Disclosure: I was an author on the paper and of the referenced Wikipedia article;

  • Re:Bad move (Score:4, Informative)

    by afxgrin ( 208686 ) on Tuesday May 20, 2014 @09:27AM (#47045553)

    Some criticism of Mr. Lerner's DPF fusion approach by a person who seems to know what they're talking about. http://mikebhopkins.wordpress.... [wordpress.com]

    It really does look like he's just rebuilt a standard pinch device.

  • Re:Oh, sure (Score:5, Informative)

    by Immerman ( 2627577 ) on Tuesday May 20, 2014 @11:05AM (#47046437)

    Not until they had an imminent commercial product they wouldn't. VC's tend to want you to have proven technology, scalable production options, and a solid business plan. Meanwhile it sounds like these folks are at the point of being ready to build the proof of concept prototype to show that they can actually accomplish the 10,000x increase in plasma density necessary to achieve fusion. If they can do so *then * the VCs may start jumping out of the woodwork. Maybe. If they also have the production options and business plan worked out.

    From the article: "Lerner says his team can obtain a crucial electrode for $200,000, demonstrate net power gain with $1 million, and solve the final engineering problems, leading to a functioning fusion reactor with just $50 million in funding."

    Considering that there are several different approaches that have already achieved fusion (heck, anyone can build a Farnsworth Fusor for $500 - they make an excellent neutron source if you need such a thing), I suspect that actually demonstrating net power gain will be the keystone that gets investors seriously interested, so I'd say these folks need to manage $1.2M in crowd-funding before anyone even looks at them seriously. Then it will come down to the viability of their business plan as to whether they can attract VCs for the first $50M reactor. But frankly $1.2M seems to be eminently doable for a good crowdfunding campaign, so the question is if enough people think this is cool enough to throw some money their way to find out if they've actually got the problem licked, without expectation of any kind of direct return on investment.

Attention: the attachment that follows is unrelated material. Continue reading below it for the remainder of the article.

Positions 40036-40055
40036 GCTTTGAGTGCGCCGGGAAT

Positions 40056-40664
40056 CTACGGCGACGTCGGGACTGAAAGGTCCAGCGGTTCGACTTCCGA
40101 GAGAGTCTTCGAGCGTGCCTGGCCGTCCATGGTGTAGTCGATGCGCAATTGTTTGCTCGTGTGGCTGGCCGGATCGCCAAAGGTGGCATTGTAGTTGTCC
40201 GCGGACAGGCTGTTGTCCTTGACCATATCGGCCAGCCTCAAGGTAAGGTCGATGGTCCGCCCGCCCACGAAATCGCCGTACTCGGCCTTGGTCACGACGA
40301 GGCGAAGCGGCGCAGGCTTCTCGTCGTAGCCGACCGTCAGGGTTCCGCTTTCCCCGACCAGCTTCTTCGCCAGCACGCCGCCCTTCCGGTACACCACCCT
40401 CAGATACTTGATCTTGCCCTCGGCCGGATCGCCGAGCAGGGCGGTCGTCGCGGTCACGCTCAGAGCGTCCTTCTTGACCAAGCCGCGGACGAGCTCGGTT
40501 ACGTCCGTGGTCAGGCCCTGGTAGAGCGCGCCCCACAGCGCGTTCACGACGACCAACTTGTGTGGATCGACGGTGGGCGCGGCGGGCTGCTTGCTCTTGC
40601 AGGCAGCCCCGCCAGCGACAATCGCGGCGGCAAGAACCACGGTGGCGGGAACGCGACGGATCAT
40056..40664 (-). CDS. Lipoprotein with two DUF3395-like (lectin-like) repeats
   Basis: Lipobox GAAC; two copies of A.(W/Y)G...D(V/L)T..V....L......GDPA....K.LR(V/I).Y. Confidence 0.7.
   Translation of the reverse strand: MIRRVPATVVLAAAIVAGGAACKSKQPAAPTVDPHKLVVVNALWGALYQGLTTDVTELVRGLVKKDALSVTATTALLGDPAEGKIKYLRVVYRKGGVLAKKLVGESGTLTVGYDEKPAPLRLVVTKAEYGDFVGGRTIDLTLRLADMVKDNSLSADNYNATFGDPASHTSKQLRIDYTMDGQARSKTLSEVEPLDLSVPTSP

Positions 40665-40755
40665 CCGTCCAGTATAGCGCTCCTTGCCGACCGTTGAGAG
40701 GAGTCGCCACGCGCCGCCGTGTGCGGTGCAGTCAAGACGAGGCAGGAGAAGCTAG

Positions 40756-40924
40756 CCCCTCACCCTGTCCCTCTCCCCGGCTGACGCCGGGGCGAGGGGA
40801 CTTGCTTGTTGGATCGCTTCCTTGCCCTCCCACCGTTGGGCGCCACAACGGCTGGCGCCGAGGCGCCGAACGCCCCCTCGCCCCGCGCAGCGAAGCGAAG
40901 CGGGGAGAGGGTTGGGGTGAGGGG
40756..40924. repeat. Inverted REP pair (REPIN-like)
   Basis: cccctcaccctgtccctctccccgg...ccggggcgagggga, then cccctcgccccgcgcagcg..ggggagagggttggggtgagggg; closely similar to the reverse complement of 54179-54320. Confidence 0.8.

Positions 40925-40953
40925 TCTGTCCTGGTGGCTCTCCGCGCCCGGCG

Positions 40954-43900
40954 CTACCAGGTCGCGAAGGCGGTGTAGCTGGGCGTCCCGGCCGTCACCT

• Re:Bad move (Score:4, Informative)

    by afxgrin ( 208686 ) on Tuesday May 20, 2014 @11:56AM (#47046961)

    Well this Mike Hopkins guy is mostly comparing neutron yields from the D-T reaction LPP were testing with. Lerner inevitably wants to use the p-B reaction which produces no neutrons (aside from residual gas sources), however to test his pinch device using D-T is much easier as the fusion temperature is lower. It also makes for a good comparison to other pinch devices. Since the p-B reaction yields mostly photons they seek to make a fusion device from the charged particles (a stream of electrons and ions) and the photon energy collected via photoelectric current. Some of those gammas are uncapturable but the energy still captured is supposedly a net gain once they can get a high enough plasma temperature.